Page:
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From owner-imap@chumbly.math.missouri.edu Mon Feb 17 17:00:41 2003
Date: Sun, 16 Feb 2003 11:40:54 -0600 (CST)
From: www_insider_org@postmaster.co.uk (Alert)
Subject: Proof—War on Iraq is for Oil
Organization: http://groups.google.com/
Article: 152034
To: undisclosed-recipients:;


Proof—War on Iraq is for Oil

The Insider mailing list article, 13 February 2003

The US government officially decided that the war on Iraq was necessary six months before September 11th. The one and only reason for this was to improve Western access to Iraqi oil.

President Bush’s Cabinet agreed in April 2001 that ’Iraq remains a destabilising influence to the flow of oil to international markets from the Middle East’ and because this is an unacceptable risk to the US ’military intervention’ is necessary.

The US government’s policy on Iraq can only be explained by the people behind it, because it was written by an elite group of wealthy oil men. The 9/11 attacks happened at a remarkably convenient time for these men, amid allegations that senior US intelligence personnel actively blocked work that could have prevented the terrorists. The records show that the US government began plotting the invasion of Iraq for oil a few months earlier than 11 September, and then manipulated public grief, fear and anger to justify their plan.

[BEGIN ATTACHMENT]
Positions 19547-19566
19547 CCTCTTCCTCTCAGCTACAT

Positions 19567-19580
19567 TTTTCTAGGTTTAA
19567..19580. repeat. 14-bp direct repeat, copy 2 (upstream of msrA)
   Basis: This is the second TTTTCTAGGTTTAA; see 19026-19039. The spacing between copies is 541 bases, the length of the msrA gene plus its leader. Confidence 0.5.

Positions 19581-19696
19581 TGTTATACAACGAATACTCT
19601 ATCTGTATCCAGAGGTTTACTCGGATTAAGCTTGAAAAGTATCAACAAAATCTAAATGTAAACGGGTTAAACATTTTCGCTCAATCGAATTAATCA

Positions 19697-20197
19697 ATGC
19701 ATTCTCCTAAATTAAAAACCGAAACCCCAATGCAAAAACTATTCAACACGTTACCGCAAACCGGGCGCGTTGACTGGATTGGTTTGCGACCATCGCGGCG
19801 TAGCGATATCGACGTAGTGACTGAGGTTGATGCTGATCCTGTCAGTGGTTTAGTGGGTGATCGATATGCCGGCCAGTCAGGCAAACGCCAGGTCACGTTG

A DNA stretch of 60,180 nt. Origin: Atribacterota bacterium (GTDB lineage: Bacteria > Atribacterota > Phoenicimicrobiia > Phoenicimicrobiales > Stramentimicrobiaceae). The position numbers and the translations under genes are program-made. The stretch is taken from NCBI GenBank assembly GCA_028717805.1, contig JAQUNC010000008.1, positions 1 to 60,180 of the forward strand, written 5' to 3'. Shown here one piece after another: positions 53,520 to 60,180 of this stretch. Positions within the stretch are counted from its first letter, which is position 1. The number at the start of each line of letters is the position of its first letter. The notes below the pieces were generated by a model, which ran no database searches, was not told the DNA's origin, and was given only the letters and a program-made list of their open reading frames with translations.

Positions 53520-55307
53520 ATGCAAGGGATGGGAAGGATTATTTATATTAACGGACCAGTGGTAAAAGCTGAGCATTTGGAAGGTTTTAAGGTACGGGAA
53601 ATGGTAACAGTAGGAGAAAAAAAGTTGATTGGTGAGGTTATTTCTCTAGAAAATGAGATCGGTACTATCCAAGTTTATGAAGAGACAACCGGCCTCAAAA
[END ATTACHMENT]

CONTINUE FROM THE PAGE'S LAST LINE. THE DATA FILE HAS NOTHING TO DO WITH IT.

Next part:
The men hired by President Bush and Vice President Dick Cheney to advise the US government on strategic energy policy were: James Baker, former US Secretary of State under George Bush Snr; Kenneth Lay, disgraced former Chief Executive of Enron, the US energy giant bankrupted by a massive accounts fraud; Luis Giusti, a Director of Shell; John Manzoni, regional president of British Petroleum; and David O’Reilly, Chief Executive of ChevronTexaco.

Bush himself has close connections with the oil industry and is a former owner of the US oil company Spectrum, and Cheney is a former chief executive of the Texas oil firm Halliburton.

The value of oil shares involved is truly astronomical.


Sunday Herald newspaper (UK), 6 October 2002.
[ http://www.sundayherald.com/print28285 ]

Council on Foreign Relations (USA), Strategic Energy Policy Challenges for the 21st Century, April 2001.
[ http://www.brookings.edu/press/books/clientpr/cfr/strategic_energy_policy.htm]

[ http://www.rice.edu/projects/baker/Pubs/workingpapers/cfrbipp_energy/energytf.htm ]

[ http://www.cfr.org/publication.php?id=3942 ]